Minimum Weight Specifications

9/11/2017
Balance Minimum Weight Specifications 
 
Introduction to Minimum Weight
All measurement devices including balances are subject to measurement uncertainty, which represents the variance of measured values by an instrument or the degree to which the measured value deviates from the true value (i.e. the accuracy of the device). A balance’s readability does not necessarily equal its accuracy (although typically a balance with a smaller readability will offer greater accuracy than a balance with a larger readability (for example, a balance capable of reading by 0.1mg will be more accurate than a 1mg balance).

In the beginning of the weighing range the main source of error or uncertainty is the non-repeatability of the balance, or the inability of a balance to provide the same result for repeated measurement of the same load under the same measurement conditions. This error is both measureable (typically the result of taking the standard deviation of 10 measurements) and absolute, in that it is not dependent on or relative to the weight of the sample being measured. Therefore as the weight of the sample increases, the relative uncertainty will decrease.

By observing a minimum weight a maximum relative uncertainty can be ensured for that weight and all heavier weight values. The value of this minimum weight is dependent on the required level of accuracy required for a particular application. Adopting a minimum weight requirement is a good weighing practice to ensure that your samples are being weighed according to your acceptable criteria for accuracy.

A balance’s weighing performance is a product of the quality of the weighing instrument itself and the environment and manner in which it is used. Therefore the necessary performance measurements (i.e. repeatability) must be taken after the balance is installed in the location where it will be used. The table below is a reference that can help select the proper balance for their application.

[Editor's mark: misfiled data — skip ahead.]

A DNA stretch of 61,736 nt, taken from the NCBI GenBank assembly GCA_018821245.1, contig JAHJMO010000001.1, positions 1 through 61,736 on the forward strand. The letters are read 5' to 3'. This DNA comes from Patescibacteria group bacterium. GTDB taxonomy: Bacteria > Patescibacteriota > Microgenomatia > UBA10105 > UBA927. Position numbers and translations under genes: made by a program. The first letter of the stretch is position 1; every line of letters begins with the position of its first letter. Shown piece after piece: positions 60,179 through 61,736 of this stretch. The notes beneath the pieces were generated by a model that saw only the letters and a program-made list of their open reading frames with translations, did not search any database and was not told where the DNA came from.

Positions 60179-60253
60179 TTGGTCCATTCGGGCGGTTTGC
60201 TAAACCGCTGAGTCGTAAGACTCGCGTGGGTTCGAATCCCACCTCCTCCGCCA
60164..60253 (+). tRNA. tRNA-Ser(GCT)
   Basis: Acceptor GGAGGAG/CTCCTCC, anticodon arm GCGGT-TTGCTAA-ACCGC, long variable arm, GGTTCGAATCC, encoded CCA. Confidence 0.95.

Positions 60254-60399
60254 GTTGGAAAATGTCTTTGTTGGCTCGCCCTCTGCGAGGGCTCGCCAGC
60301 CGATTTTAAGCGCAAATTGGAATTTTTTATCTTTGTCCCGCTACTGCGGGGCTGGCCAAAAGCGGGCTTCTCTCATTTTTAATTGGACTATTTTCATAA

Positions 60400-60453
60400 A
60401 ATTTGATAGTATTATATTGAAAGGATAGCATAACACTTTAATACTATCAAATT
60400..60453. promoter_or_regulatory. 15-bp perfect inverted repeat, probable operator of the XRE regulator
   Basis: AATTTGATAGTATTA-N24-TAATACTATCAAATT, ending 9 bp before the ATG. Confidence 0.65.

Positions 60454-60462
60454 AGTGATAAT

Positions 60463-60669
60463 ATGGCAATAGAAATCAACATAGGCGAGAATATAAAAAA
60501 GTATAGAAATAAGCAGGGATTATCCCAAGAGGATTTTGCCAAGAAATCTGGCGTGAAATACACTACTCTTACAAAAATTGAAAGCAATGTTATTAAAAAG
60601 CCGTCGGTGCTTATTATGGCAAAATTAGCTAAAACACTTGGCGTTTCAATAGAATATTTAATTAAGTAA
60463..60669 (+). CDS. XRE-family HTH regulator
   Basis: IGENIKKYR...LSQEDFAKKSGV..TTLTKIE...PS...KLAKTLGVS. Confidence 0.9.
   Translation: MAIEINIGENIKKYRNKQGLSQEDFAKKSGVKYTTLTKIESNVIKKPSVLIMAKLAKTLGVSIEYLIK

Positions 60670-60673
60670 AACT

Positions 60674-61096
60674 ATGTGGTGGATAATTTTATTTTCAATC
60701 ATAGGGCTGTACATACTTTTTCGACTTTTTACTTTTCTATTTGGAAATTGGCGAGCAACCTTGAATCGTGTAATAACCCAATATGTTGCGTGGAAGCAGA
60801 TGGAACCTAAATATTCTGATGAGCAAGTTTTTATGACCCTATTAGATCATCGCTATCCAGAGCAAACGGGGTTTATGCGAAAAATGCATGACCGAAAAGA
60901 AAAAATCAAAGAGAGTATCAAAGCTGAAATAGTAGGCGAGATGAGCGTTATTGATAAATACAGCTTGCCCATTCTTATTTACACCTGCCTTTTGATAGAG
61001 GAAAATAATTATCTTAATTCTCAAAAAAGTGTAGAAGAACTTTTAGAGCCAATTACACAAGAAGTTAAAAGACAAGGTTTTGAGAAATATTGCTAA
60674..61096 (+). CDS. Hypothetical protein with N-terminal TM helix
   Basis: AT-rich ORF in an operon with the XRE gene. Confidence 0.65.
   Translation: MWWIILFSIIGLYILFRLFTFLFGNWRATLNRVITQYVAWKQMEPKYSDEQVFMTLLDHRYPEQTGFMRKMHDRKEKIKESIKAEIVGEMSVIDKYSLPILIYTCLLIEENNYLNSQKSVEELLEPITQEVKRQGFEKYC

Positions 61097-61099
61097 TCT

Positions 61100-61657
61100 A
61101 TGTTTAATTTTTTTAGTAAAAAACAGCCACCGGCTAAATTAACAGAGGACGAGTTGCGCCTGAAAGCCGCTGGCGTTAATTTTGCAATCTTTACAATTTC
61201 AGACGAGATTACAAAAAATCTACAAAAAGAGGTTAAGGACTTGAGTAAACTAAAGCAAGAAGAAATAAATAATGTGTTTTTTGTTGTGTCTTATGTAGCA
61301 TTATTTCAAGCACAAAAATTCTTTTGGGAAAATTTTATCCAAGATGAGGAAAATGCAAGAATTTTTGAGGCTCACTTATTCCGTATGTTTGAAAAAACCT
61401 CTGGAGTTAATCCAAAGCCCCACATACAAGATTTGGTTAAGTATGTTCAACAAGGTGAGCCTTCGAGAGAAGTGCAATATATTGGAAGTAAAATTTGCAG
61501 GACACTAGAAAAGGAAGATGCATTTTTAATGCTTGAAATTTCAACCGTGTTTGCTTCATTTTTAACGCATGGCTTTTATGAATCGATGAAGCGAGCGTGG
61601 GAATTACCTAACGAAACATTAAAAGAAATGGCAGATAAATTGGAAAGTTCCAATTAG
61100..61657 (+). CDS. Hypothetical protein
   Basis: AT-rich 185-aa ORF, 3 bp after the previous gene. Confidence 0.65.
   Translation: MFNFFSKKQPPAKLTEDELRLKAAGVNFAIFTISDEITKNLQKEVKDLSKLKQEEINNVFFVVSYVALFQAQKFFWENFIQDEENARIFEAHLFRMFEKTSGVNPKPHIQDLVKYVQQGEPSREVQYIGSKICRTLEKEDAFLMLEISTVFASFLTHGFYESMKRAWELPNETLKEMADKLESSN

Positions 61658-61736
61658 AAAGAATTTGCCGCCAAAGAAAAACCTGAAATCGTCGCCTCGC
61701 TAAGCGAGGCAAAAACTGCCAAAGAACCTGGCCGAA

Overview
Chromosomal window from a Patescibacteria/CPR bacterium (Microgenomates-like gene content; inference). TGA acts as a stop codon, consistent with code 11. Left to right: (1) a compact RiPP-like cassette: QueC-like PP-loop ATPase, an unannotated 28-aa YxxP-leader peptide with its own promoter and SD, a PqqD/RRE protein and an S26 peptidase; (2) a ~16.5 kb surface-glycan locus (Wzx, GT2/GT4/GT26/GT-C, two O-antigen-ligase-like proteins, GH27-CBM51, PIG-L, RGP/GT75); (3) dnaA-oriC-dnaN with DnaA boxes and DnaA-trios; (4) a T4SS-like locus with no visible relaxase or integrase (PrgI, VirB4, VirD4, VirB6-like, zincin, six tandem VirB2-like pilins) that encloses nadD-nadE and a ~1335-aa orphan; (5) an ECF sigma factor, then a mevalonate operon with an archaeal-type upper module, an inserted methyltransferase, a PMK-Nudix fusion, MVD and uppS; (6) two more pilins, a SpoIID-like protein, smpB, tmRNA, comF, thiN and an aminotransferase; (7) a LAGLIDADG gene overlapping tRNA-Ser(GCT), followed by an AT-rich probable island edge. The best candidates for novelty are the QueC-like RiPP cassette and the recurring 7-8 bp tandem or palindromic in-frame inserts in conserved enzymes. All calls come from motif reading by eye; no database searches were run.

USP Minimum Weight
USP (United States Pharmacopeia) section 41 “states the requirements for balances used for materials that must be “accurately weighed”. Unless otherwise specified, when substances must be “accurately weighed”, the weighing should be performed using a balance that is calibrated over the operating range and meets the requirements defined for repeatability and accuracy.” This is accomplished by defining and requiring the observance of a minimum weight standard as defined in USP Chapter 1251. It is important to note that while this particular guideline is only relevant for pharmaceutical laboratories which must be in compliance with USP standards.

USP standards state that a balance must have a repeatability that is equal to or less than 0.10% (denoted as ‘U’ for Uncertainty) of the smallest net weight that the users plan to use on the balance. Furthermore as balance performance can change over time as a result of environmental changes etc. a ‘coverage factor’ (K) is defined to provide an additional margin of safety in the event that the balance performance changes slightly.

Typical Minimum Weight - uses an average repeatability result from tests done during mass production to calculate the minimum weight for the conditions (U, K) noted.

Maximum Minimum Weight - uses the balance family’s maximum tolerance for standard deviation of repeatability as defined in the product data sheet to calculate the minimum weight for the conditions (U, K) noted. 
 
Product Readability Typical Minimum Weights Maximum Minimum Weights
(U=0.1%, K=2) (U=1%, K=2) (U=0.1%, K=2) (U=1%, K=2)
Explorer 0.01 mg 12 mg 1.2 mg 20 mg 2 mg
0.1 mg 120 mg 12 mg 200 mg 20 mg
1 mg 1.2 g 120 mg 2 g 200 mg
0.01 g 12 g 1.2 g 20 g 2 g
0.1 g 120 g 12 g 200 g 20 g
Adventurer 0.1 mg 140 mg 14 mg 200 mg 20 mg
1 mg 1.4 g 140 mg 2 g 200 mg
0.01 g 14 g 1.4 g 20 g 2 g
0.1 g 140 g 14 g 200 g 20 g
Pioneer 0.1 mg 200 mg 20 mg 200 mg 20 mg
1 mg 2 g 200 mg 2 g 200 mg
0.01 g 20 g 2 g 20 g 2 g
0.1 g 200 g 20 g 200 g 20 g


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